- The neckline and armholes of the MAIN fabric are stay stitched.
- I serged all the raw edges for both the main fabric and the lining fabric to have it done and out of the way. I will press all the seams open for less bulk.
- The shoulder seams are sewn together for the MAIN & LINING.
- Sew the neckline and armholes right sides together, 1/2″ SA, grade seam allowance and snip.
- Flip it all right sides out and VOILA! then under-sitching needs to happen.
- The back center seam is sewn first, this includes the main fabric and the lining in one continuous seam.
- Then the side seams are sewn in the same way, with the ties sandwiched in between. You will see a video embedded below and at minute 05:42 you can see the lining technique.
- This technique will wok on any top or dress that has a center back seam
V necklines with bias binding technique
- This is an alternative technique to finish a woven V neckline that will not require a facing or lining, and it looks just as nice and neat.
- You might want to trim away the 1/2″ seam allowance from the pattern if you want the original neckline and armhole depth.
- I left the neckline the same, and it looks a little higher, but ok. I trimmed away the 1/2″ from the armholes.
- I made self bias tape with a 25mm bias tape maker. You need a bias cut strip 2″ wide by the length you need for the neckline and armholes, about 1.5yd.
- The neckline is stabilized with fusible interfacing, the V section stay stitched and snipped into.
- I sew the binding onto the WRONG side of the neckline. This is “in reverse” to the traditional binding. Sewing it in reverse will have the binding wrap over from the back onto the front of the garment and the edge-stitching will be done on the RIGHT side of the garment.
- This is best SEEN on video. It’s not hard, I promise! See it at minute 21:50 of the video. There’s a little triangle to sew… shown in red below and then a little snip is done as shown with the yellow dashed line.
Both video sewing techniques on my channel
To hear my video in an audio file to take with you on the go, my PODCAST is available on these platforms below 🙂
Let’s see the three versions of the Mornington
Purple satin backed crepe top
Purple is a difficult color to find! so many colors in all types of fabric, but for some reason, purple is extra special and treasure. I really love this rich tone and the sheen of this satin backed crepe. I have left the “shiny” side inside as the wrong side of the fabric.
I have paired my Mornington top with a very old denim skirt I made in 2009. As my capsule collection grows more pieces, you will see this purple top styled with more variety.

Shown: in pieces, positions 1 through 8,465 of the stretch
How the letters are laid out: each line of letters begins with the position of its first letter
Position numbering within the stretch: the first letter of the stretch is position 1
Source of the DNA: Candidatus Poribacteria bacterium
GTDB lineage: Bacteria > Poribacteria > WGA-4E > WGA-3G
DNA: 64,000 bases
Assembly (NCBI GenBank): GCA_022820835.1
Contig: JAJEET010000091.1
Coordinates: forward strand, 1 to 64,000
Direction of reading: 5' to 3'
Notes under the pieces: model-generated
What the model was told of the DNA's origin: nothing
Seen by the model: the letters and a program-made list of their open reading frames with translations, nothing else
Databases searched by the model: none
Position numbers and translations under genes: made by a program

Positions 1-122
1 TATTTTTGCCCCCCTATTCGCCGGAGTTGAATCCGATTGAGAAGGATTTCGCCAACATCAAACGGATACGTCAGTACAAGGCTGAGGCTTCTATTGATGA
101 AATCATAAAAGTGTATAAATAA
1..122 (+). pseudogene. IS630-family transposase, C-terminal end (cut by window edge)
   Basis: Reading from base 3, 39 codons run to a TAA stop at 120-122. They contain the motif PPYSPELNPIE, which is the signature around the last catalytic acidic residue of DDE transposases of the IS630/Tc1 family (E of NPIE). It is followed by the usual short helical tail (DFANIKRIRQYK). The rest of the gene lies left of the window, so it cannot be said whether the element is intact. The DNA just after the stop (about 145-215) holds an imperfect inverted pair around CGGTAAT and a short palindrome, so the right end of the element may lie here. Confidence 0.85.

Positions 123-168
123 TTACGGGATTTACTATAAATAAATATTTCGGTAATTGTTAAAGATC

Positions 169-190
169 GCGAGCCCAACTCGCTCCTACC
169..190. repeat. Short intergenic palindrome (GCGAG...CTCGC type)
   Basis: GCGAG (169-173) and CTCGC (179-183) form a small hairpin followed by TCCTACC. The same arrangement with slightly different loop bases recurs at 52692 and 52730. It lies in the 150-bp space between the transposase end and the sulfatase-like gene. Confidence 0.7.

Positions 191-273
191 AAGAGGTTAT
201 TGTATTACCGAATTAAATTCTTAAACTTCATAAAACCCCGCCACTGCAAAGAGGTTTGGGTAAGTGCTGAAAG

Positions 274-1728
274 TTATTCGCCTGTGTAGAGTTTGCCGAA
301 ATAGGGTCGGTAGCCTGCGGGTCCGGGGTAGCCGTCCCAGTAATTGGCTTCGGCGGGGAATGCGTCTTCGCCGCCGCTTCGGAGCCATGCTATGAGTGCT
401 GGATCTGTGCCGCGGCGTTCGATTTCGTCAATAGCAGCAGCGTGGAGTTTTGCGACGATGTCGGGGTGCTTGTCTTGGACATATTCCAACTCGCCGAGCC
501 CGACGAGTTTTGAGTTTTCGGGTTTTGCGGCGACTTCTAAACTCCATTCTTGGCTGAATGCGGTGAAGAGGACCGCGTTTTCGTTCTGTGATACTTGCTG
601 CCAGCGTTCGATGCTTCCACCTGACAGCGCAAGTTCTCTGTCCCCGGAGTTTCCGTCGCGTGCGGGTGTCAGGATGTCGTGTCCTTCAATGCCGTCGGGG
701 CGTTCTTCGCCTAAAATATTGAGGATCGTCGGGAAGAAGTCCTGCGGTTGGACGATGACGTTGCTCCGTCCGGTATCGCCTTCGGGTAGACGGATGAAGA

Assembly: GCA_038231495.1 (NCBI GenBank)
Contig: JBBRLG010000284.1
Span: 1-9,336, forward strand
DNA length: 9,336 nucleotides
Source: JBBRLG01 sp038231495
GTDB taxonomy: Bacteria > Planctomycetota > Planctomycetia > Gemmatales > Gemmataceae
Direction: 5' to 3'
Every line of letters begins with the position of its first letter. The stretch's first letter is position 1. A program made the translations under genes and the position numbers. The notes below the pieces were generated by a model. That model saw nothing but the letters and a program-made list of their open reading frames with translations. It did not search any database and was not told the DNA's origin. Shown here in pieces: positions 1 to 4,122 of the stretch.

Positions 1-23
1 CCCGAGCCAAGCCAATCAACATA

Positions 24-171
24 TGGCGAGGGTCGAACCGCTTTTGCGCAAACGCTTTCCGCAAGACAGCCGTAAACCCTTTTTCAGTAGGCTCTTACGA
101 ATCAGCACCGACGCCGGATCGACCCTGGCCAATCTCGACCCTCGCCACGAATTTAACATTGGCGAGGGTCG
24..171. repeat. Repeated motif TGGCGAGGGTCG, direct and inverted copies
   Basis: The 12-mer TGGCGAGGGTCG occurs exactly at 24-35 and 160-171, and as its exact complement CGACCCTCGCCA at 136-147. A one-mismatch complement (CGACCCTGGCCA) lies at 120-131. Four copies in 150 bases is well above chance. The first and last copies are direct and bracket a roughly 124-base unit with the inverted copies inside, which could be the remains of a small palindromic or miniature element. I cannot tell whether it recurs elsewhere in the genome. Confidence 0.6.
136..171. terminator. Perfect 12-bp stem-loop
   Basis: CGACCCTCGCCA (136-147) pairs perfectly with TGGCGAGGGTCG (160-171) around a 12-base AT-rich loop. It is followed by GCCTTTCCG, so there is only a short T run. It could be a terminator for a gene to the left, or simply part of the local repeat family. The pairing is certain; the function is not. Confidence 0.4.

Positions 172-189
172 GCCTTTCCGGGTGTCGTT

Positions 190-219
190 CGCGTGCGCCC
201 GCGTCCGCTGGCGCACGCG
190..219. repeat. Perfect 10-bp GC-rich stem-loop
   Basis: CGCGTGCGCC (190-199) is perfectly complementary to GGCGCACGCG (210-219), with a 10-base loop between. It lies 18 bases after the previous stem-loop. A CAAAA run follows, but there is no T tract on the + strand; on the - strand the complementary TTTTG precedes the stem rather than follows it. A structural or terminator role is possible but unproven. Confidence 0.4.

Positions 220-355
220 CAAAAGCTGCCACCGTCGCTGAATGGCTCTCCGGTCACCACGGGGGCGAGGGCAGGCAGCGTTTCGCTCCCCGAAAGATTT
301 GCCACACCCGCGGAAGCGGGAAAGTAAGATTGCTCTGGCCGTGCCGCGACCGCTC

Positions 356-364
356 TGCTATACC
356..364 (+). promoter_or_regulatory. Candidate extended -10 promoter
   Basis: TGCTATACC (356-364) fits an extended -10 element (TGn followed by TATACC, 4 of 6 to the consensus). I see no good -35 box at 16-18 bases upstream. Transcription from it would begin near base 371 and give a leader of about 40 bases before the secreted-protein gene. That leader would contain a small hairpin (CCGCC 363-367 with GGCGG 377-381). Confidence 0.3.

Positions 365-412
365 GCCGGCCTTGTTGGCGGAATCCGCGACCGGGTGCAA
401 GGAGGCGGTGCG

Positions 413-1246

The neckline and armholes have no visible top stitching. The under-stitching does a great job at keeping the lining tucked inside. The look is so sleek and neat. To keep the same look, I have done the hem by hand.
Purple print chiffon lined Mornington dress
This crinkle chiffon fabric is totally sheer and this Mornington dress is self lined. I am wearing a black slip underneath for more cover because the two chiffon layers are still see through.
This is dress that’s a dream come true. I feel amazing in this dress!
Black/white bubble crepe unlined dress with V bias binding
This Mornington dress is unlined and the neckline and armholes are finished with bias binding. I am also wearing a black slip underneath with this version. I like unlined dresses also, because we need less fabric 🙂
I decided not to trim away the seam allowance on the neckline because I felt that the V neckline depth was ok and not too high. You might notice the difference?
Making it again? YES! I will make the Mornington top and dress again without the ties for a relaxed look and will definetly make them lined and unlined, depending on the fabric and my mood.
You will see these dresses again throughout this series paired with the Taktsang dolman and the Carlsband Cardigan.
DISCLAIMER: The links to SEW BEAUTIFUL book are amazon affiliate links. I was a pattern tester for this book and received a complimentary copy in exchange for my feedback on instructions and fit. I purchased all the fabrics for this series. I produce sewing content independently from pattern brands and share my unique way of sewing with you. I don’t necessarily follow instructions rigidly. My opinions are honest, especially around fit and sewing techniques.